Victorian Observatory

by David Farmer

My Dear Brother Michael,

I think you make a mistake when you assume my incompetence caused my dismissal from the observatory in 1898. I agree the facts are black against me - Phillip Blake, student, left alone in the building for an hour. Found on the floor with a broken ankle, a bleeding nose and babbling like an idiot, having apparently fallen from halfway up the dome without a ladder or any other contrivance to indicate how I got up there.

You must keep this a secret. Certainly our parents must never know the story. Do NOT tell our sister, I beg of you.

The night of September 17th was unusually cold for southern England, and old Carruthers, the astronomer, was bent over the eyepiece in the side of the huge reflector telescope. Every so often he would make that grating, coughing wheeze that you yourself noticed when you were there one evening. I was hovering in the dark in the background, hoping he would let me actually do some of the work this time. I stamped and hopped from one foot to another to try to keep warm, and the dew fell into the room through the opening in the dome. The moon was a crescent, and you know how spectacular that looks through the instrument. I was just itching to swing the scope down a little, and look at it. I wouldn't even need to swivel the dome, for the moon was actually shining through the slit.

An hour slowly passed, and the wheeze came again and again, as did the scratching of Carruthers' pencil in his notebook as he wrote his observations. Then suddenly, he said, "Mr Blake!"

"Yes sir?" said I, and he stopped peering through the eyepiece and turned to look at me. "If you will excuse me, I have some business I need to attend to. I'm afraid I will have to leave you for an hour. Do you have any work to continue with?"

"Yes, indeed I do sir," I said, and inwardly jumped in the air with joy. To be left alone, and be able to swing the scope down 20 degrees, and see the moon again! Reassured, Carruthers got down off the stool, and with an excruciating slowness gathered his materials and made his way to the door and out.

I climbed up on the stool at the side of the telescope, and looked into the eyepiece. A single star, like a tiny jewel, stared back at me.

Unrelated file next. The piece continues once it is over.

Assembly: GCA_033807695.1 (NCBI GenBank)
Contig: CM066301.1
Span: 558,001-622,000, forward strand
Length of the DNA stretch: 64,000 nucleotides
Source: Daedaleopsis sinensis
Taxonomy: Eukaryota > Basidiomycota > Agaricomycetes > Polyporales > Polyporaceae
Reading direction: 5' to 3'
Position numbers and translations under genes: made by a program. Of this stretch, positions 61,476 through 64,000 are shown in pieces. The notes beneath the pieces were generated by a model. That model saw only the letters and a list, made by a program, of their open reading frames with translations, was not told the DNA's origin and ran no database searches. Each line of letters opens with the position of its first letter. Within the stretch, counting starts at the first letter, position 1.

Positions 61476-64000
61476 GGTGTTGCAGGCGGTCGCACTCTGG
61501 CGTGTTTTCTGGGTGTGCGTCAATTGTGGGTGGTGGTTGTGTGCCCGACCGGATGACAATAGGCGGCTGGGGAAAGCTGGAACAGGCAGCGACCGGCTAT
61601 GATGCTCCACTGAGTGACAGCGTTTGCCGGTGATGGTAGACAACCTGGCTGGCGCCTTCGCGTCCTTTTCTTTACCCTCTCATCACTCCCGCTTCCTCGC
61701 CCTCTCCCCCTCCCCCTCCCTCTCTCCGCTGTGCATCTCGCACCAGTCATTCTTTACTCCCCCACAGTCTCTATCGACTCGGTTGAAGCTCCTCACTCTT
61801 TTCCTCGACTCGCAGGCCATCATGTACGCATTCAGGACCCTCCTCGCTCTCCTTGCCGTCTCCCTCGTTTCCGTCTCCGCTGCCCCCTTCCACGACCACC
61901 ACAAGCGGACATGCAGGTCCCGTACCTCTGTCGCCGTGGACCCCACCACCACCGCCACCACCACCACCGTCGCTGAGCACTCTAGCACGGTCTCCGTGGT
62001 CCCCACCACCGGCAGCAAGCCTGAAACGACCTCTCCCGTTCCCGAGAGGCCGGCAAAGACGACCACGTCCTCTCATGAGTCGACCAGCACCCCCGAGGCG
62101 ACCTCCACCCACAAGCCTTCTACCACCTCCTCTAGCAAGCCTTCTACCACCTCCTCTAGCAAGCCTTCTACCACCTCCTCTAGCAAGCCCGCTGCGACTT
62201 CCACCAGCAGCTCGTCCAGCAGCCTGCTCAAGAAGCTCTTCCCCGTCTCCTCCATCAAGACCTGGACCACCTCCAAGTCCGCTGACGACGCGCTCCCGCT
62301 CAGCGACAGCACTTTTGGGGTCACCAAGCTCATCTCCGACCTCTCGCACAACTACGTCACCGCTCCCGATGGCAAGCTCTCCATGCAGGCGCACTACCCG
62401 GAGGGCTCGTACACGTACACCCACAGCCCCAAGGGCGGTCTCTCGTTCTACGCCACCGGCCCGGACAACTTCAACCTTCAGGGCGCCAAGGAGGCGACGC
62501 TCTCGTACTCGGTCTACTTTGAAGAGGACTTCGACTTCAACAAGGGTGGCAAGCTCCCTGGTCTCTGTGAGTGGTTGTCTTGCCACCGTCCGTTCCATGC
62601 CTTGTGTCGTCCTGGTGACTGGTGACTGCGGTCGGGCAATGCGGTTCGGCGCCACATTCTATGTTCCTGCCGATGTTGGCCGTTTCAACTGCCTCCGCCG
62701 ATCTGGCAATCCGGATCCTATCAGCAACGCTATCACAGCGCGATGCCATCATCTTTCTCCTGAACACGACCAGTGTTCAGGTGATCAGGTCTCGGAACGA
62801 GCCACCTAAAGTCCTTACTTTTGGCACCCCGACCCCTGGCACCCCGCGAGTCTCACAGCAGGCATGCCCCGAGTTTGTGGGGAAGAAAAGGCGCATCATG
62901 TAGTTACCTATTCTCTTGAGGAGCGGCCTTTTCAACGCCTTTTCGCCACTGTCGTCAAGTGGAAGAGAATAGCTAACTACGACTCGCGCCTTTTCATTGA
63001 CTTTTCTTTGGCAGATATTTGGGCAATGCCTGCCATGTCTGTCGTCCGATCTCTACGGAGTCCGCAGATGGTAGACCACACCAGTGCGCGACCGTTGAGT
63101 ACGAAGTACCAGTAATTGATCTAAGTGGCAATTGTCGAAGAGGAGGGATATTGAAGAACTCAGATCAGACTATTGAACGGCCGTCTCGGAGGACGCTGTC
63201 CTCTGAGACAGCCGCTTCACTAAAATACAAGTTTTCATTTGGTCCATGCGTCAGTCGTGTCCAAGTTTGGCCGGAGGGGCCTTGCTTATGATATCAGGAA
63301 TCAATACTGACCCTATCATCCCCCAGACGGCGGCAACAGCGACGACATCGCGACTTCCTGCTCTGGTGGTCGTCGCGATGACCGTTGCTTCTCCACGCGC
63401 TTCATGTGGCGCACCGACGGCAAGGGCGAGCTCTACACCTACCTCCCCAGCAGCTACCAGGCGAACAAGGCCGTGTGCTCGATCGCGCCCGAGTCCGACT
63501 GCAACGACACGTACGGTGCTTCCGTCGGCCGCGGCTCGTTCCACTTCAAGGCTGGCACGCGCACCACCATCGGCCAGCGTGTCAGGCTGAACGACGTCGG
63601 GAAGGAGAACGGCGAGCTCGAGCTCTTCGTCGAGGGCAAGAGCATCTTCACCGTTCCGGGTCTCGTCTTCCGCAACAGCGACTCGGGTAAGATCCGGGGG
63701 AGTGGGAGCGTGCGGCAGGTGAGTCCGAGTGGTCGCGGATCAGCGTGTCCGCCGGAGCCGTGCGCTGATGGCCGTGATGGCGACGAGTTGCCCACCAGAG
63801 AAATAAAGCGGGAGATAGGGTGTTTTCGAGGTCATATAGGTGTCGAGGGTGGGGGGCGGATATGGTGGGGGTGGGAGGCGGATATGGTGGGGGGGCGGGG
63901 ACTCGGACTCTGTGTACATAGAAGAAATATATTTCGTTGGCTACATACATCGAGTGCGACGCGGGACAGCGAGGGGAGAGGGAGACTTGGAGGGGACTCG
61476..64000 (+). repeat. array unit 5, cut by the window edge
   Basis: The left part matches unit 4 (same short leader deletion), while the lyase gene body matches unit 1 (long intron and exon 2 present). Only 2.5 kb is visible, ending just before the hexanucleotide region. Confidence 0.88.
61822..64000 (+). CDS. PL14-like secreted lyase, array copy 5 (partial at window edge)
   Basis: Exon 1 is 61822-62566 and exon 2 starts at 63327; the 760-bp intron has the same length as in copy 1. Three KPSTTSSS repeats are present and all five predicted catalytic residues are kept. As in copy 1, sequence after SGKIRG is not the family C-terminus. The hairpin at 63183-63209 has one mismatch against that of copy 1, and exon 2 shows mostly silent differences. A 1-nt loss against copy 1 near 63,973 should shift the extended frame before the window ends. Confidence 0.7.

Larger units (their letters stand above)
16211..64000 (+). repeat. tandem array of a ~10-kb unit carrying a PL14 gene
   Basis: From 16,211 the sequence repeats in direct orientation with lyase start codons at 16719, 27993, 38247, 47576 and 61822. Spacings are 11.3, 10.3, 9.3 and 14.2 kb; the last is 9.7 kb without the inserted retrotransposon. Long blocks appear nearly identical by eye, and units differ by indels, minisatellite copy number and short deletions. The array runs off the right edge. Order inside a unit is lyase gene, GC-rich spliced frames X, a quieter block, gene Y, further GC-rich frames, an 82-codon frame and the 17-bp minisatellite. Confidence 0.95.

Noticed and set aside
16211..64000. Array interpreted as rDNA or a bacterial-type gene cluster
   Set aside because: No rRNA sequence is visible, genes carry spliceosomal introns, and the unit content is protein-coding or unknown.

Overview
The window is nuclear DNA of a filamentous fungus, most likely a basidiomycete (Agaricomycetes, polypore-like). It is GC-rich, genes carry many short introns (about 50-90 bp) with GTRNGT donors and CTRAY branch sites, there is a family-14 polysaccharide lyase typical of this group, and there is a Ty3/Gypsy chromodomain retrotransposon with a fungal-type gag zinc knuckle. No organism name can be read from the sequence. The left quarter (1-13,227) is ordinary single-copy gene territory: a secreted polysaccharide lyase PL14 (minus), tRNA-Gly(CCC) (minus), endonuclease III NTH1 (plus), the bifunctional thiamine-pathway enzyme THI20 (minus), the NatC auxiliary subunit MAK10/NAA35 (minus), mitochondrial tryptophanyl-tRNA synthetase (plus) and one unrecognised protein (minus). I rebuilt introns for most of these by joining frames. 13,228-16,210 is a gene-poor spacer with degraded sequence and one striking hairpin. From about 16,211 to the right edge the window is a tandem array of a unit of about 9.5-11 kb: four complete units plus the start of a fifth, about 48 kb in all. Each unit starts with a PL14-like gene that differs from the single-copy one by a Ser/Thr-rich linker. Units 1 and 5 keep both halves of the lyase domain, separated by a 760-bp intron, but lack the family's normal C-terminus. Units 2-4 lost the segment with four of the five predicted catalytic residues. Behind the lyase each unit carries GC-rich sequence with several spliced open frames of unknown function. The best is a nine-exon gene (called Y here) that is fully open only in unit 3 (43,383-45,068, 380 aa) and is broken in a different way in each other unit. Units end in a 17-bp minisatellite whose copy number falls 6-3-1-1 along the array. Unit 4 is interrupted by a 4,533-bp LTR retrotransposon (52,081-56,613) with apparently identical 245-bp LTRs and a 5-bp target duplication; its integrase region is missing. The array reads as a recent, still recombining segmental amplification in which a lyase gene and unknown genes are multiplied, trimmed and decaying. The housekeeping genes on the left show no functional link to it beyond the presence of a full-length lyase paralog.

"And Mr Blake!" came Carruthers' voice, and I nearly poked myself in the eye with the eyepiece. I turned around, as calmly as I could. "Yes sir?" I said.

"Do not move the scope unnecessarily," he said with an admonishing finger, and then he turned and left again. I waited quite a while to make sure he had gone.

But then I adjusted the scope, moving it down to where the crescent of the moon was following the vanished sun into the west. I readjusted my position at the eyepiece, and looked in.

And there again were the craters and the mountains, so easily visible since the sunlight struck them from the side, so that their shadows were etched in the ground beside them. I remember breathing out in a long sigh at the beautiful picture it made. It was a picture, yes, but it was even better. It was a real place, a quarter of a million miles from us.

And then I saw something which made my heart stop, and I almost cried out in surprise.

I saw movement.

Very slowly a white speck appeared at the edge of the curve of the planet. It was tiny and bright and moved slowly away from the edge, and then it stopped. And I had the most unearthly feeling. I knew I was being watched, and the hairs stood up on the back of my neck.

I suddenly felt myself constricted, as if my clothes were too tight, and I had a dizzying sensation of hurtling movement. Instantly everything changed. I was standing on a polished floor with a window open to the stars and I was staring out and down at the glaring bright of the craters and mountains of the moon.

I reached a hand, carefully, towards the window. It seemed to have no glass, and yet I could breathe next to that endless vacuum. At that I was convinced it was some ridiculous dream, and waited for myself to wake, but that relief never came.